• Prohibited Sectors The extant policy does not permit FDI in the following cases: i. Gambling and betting ii. Lottery Business iii. Atomic Energy iv. Retail Trading v. Agricultural or plantation activities of Agriculture (excluding Floriculture, Horticulture, Development of Seeds, Animal Husbandry, Pisiculture and Cultivation of Vegetables, Mushrooms etc., under controlled conditions and services related to agro and allied sectors) and Plantations (other than Tea Plantations)
• General permission of RBI under FEMA Indian companies having foreign investment approval through FIPB route do no require any further clearance from RBI for receiving inward remittance and issue of shares to the foreign investors. The companies are required to notify the concerned Regional Office of the RBI of receipt of inward remittances within 30 days of such receipt and within 30 days of issue of shares to the foreign investors or NRIs
Industrial Licensing With progressive liberalization and deregulation of the economy, industrial license is required in very few cases. Industrial licenses are regulated under the Industries (Development and Regulation) Act 1951. At present, industrial license is required only for the following: -
• • •
Industries retained under compulsory licensing Manufacture of items reserved for small scale sector by larger units When the proposed location attracts locational restriction The following industries require compulsory license: -
• • • • •
Alcoholics drinks Cigarettes and tobacco products Electronic aerospace and defense equipment Explosives Hazardous chemicals such as hydrocyanic acid, phosgene, isocynates and di-isocynates of hydro carbon and derivatives
Procedure for obtaining an industrial license Industrial license is granted by the Secretariat for Industrial Assistance in Department of Industrial Policy and Promotion, Government of India. Application for industrial license is required to be submitted in Form FC-IL to Department of Industrial Policy and Promotion.
Locational restrictions Industrial undertakings to be located within 25 kms of the standard urban area limit of 23 cities having a population of 1 million as per 1991 census require an industrial license. Industrial license even in these cases is not required if a unit is located in an area designated as an industrial area before 1991 or non-polluting industries such as electronics, computer software, printing and other specified industries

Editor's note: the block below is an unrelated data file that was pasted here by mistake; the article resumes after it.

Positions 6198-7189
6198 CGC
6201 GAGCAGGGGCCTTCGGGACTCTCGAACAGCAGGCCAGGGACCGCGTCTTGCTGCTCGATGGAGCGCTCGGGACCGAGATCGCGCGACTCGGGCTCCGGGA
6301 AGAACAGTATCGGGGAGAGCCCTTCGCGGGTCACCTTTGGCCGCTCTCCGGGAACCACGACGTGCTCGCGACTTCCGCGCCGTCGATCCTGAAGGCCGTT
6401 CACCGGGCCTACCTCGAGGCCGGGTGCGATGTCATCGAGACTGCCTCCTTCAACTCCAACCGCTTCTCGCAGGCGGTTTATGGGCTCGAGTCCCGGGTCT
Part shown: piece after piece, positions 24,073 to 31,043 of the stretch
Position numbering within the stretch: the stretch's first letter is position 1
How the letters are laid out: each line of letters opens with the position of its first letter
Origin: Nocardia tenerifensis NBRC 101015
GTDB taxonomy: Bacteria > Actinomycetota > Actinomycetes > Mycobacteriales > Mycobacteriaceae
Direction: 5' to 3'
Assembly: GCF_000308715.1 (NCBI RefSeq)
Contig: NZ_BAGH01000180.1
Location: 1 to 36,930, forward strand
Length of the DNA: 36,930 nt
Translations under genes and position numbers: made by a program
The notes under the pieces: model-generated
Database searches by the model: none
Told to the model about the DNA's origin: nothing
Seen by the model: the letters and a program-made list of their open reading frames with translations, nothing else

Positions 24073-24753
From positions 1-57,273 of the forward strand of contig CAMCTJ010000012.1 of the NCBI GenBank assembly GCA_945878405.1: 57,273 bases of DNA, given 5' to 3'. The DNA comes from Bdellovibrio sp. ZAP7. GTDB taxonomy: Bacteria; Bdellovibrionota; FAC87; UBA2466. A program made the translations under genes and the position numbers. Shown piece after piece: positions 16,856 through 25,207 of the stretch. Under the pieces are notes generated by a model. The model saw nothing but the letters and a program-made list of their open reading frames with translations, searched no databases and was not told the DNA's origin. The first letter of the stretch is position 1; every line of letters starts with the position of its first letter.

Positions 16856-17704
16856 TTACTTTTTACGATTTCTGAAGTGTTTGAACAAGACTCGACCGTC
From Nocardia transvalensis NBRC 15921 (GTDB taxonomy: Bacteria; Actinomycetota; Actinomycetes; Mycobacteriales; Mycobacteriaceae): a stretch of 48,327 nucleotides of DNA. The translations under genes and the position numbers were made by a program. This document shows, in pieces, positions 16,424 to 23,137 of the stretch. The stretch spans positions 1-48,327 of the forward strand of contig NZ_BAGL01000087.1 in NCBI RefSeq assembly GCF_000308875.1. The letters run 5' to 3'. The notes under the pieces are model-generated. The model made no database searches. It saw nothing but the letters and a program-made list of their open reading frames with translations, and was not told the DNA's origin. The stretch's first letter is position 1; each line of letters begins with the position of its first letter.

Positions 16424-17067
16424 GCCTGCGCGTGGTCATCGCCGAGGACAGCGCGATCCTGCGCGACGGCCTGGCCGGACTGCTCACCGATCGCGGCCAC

Environmental Clearances • Entrepreneurs are required to obtain Statutory clearances, relating to Pollution Control and Environment as may be necessary, for setting up an industrial project for 31 categories of industries in terms of Notification S.O. 60(E) dated 27.1.94 as amended from time to time, issued by the Ministry of Environment and Forests under The Environment (Protection) Act 1986. This list includes petrochemicals complexes, petroleum refineries, cement, thermal power plants, bulk drugs, fertilizers, dyes, papers etc., However, if investment in the project is less than Rs.1 billion (appox. $ 22.2 million), such Environmental clearance is not necessary, except in cases of pesticides, bulk drugs and pharmaceuticals, asbestos and asbestos products, integrated paint complexes, mining projects, tourism projects of certain parameters, tarred roads in Himalayan areas, distilleries, dyes, foundries and electroplating industries. Setting up industries in certain locations considered ecologically fragile (e.g. Aravalli Range, coastal areas, Doon Valley, Dahanu etc.) are guided by separate guidelines issues by the Ministry of Environment and Forests.
SAARC ( South Asian Association for Regional Cooperation) • SAARC involves 7 countries namely India, Bangladesh, Pakistan, Nepal, Bhutan, Sri Lanka & Maldives The participants of the Summit affirmed that the birth of SAARC was a logical response to the problems facing the region. Mr. Rajiv Gandhi, PM of India described the opening day of the SAARC summit in December 1985 as an important day in the history of resurgent Asia. The participants of the summit affirmed that the birth of SAARC was a logical response to the problems facing the region. The fundamental goal of SAARC is to accelerate economic and social development through optimum utilization of their human and material resources.